A group of 128 British authors, actors, editors and filmmakers have warned that “political and financial attacks” threaten the future of the BBC and other UK public service broadcasters.
In an open letter published Wednesday, the group -— which includes writers Salman Rushdie, Hilary Mantel and Armando Iannucci, and actors Hugh Grant and Adrian Lester — claim that a secret panel with no public record of meetings is advising Prime Minister Boris Johnson’s government on the future of the BBC.
Published by the British Broadcasting Challenge, a campaign group, the letter says that Britain’s “unique” tradition of independent publicly-funded broadcasters has promoted quality, diversity and innovation, created space for talent, and “underpins the ways in which we as individuals, as nations and regions, relate to each other and to the world. Its independence from government and its commitment to impartiality serve everyone.”
The letter, which is also signed by former Financial Times editor Lionel Barber, former Guardian editor Alan Rusbridger, and Oscar-winning film producer Simon Chinn, goes on to warn that these public service principles are “under severe threat,” from streaming services, big tech companies and the government.
CNN Business has reached out to the UK government for comment.
The public show of support by prominent cultural figures comes as the BBC confronts unprecedented political hostility, looming threats to its funding, deep cuts to some services and increasing competition from digital platforms ahead of its centenary in 2022.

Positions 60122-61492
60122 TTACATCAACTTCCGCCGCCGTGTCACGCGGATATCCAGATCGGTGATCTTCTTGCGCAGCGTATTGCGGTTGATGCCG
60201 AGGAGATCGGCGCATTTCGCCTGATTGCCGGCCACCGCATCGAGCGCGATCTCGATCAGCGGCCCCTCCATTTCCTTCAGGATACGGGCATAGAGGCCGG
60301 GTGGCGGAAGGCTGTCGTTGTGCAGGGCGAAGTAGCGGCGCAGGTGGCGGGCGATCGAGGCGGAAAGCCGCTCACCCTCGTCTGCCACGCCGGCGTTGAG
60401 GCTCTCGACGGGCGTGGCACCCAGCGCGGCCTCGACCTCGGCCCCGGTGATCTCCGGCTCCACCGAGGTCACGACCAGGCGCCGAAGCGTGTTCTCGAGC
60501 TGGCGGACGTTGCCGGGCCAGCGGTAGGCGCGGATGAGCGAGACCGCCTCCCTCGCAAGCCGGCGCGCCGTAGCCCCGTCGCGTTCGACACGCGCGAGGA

“BBC funding has been cut by 30% over the past 10 years … and faces more cuts in the next funding settlement,” according to the letter, which said that successive cuts have diminished local and regional broadcasting at the “very moment when more investment is needed to support local democracy and accountability.”
The public service broadcaster’s primary source of revenue — annual fees every household must pay for watching live TV on any channel or platform — is under constant threat of being cut or scrapped by the government.
“It’s clear that the BBC TV license fee has a limited shelf life in a digital media landscape,” Julian Knight, the chair of a parliamentary committee reviewing public service broadcasting, said in a report published last month.
Though the UK media scene is defined in part by a freewheeling and often partisan tabloid press, its TV news channels largely frame their coverage down the middle, with broadcasters such as the BBC and ITV maintaining high levels of public trust.
A big factor in this is media regulator Ofcom, which enforces rules on impartiality and accuracy for all news broadcasters. Those who breach the rules can be censured or fined — putting pressure on TV channels to play stories fairly straight.
That system could face a new challenge soon. GB News, an upstart competitor to the BBC, is expected to launch in the coming weeks. The 24-hour news channel is expected to feature a greater number of opinionated commentators, which could challenge Ofcom’s requirement of “due impartiality” in news reports.
Signatories to the letter argue that the “soft power” of UK public broadcasters, including the BBC World Service, is a “significant national asset” and particularly important in a “post-Brexit, post-Covid world order.”
“We believe that this is the moment — in an era of misinformation and the ‘weaponised’ politicization of news and opinion — to build up our Great British public service broadcasters rather than diminish them,” the letter stated.
— Julia Horowitz and Hadas Gold contributed reporting.